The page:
March 8, 2011— -- Three major car rental companies have sent a joint letter to the National Highway Traffic Safety Administration calling into question the results of a NHTSA survey that helped lead to the recent introduction of the proposed Safe Rental Car Act.
Representatives from Enterprise, which owns National and Alamo, Hertz and Avis/Budget said in the March 3 letter, "The information... does not accurately reflect the performance of our respective companies in this area."
A day before the letter was sent to NHTSA, U.S. Senator Charles Schumer said he was inspired in part by the NHTSA study when he announced the Safe Rental Car Act, which would make it illegal for rental car agencies to rent out cars that are subject to a recall notice.
Under current law, auto dealers cannot sell cars that have been recalled, but the restriction does not extend to rental car agencies. The lack of regulation, he said, "boggles the mind."
"Rental car companies should be immediately barred from renting cars that would be pulled from showrooms and car dealer lots because of safety recall concerns," Schumer, D-New York, told reporters. "It's wrong, it's dangerous and it must be stopped."
In a study of 10 General Motors and Chrysler recalls launched by NHTSA between June 2006 and July 2010, after 90 days, Enterprise had fixed an average of 65 percent of the cars subject to the recall. For Avis/Budget, 53 percent of the cars were fixed within 90 days of the recall. At Hertz, only 34 percent of the recalled cars had been fixed within 90 days.
The agencies said in the letter that the data provided to the NHTSA by auto manufacturers was not correct because the information was not up-to-date.
"The inaccuracies in the data reported by the manufacturers are, in part, a function of an inherent limitation in the timeliness of vehicle owner data reported to the manufacturer," the letter said.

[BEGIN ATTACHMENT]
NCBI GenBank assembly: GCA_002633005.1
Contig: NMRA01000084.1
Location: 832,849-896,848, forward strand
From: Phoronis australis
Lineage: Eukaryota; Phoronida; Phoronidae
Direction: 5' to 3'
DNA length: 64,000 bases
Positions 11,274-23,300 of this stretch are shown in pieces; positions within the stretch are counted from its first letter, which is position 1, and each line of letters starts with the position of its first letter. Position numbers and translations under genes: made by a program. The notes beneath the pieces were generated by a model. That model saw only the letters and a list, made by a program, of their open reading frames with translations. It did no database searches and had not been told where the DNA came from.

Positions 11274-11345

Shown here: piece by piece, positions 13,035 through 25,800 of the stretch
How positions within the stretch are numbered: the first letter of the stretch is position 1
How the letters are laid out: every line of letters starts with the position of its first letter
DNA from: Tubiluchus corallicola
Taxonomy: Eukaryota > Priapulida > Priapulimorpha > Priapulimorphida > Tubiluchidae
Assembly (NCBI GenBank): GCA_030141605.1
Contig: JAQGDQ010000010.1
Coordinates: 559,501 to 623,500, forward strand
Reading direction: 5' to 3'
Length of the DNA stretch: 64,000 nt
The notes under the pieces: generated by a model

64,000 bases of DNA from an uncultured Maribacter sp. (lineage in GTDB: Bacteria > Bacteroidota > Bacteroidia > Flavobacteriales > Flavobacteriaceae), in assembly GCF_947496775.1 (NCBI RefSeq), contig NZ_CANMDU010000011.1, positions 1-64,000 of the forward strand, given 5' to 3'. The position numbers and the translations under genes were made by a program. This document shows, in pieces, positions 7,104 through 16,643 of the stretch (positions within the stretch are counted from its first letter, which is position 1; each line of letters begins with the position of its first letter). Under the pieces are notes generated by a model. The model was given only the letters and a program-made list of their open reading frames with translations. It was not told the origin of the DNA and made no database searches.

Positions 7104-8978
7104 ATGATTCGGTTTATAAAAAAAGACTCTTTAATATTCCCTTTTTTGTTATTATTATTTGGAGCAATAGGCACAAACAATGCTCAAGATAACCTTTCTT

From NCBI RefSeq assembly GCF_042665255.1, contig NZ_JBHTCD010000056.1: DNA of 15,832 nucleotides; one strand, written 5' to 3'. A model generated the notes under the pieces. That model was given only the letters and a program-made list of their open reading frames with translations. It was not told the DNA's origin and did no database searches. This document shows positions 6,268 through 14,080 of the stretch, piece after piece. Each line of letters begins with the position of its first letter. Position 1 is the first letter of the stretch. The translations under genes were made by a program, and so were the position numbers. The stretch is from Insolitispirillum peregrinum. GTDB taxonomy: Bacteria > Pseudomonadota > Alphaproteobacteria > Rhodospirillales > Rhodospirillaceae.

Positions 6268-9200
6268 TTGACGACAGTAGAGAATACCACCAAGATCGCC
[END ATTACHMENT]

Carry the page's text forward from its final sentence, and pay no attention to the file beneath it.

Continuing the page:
CLICK HERE to read the full letter from the rental car agencies to the NHTSA.
The letter does not directly address the issue of renting out cars that are under recall, but a spokesman for Enterprise told ABC News last week that under current company policy "virtually all" cars under recall are grounded until they're fixed -- except for rare exceptions in which the company chooses not to fix certain recalled cars.
"The safety of our customers is our top priority and it is the most fundamental aspect of our commitment to do business responsibly," Enterprise spokesperson Laura Bryant said. "[The NHTSA survey] is not indicative of where the industry is today."
Bryant said rental car companies receive thousands of recalls issued every year with no differentiation for the severity of the issue. Enterprise bases the rare exceptions in which cars under recall on not grounded on information provided by the car manufacturer. After the survey, Hertz told ABC News it dramatically changed its policy to ground all cars under recall.
A NHTSA spokesperson did not dispute the claims of inaccuracy in the letter, but told ABC News, "NHTSA is concerned about rental vehicles not being repaired. Through our audit query, we hope to obtain information to better understand how widespread the problem is."
Letter: Survey Under-Reports Percentage of Fixed Cars
The letter said that manufacturers rarely have an accurate count of the particular vehicles in a rental car fleet because they are often sold quickly and the new ownership is sometimes not registered until months later. Therefore, the letter says, the total numbers of vehicles reportedly owned by the companies while under recall will always be higher -- at times significantly -- than the actual number.
The letter also noted that sometimes an inspection or repair of a vehicle under recall goes inadvertently unreported, lowering the number of fixed cars.
But to Clarence Ditlow, executive director for the Center for Auto Safety, any percentage of fixed cars rented out under 100 percent is unacceptable.
"They cannot pick and choose," Ditlow said. "They're gambling with your life."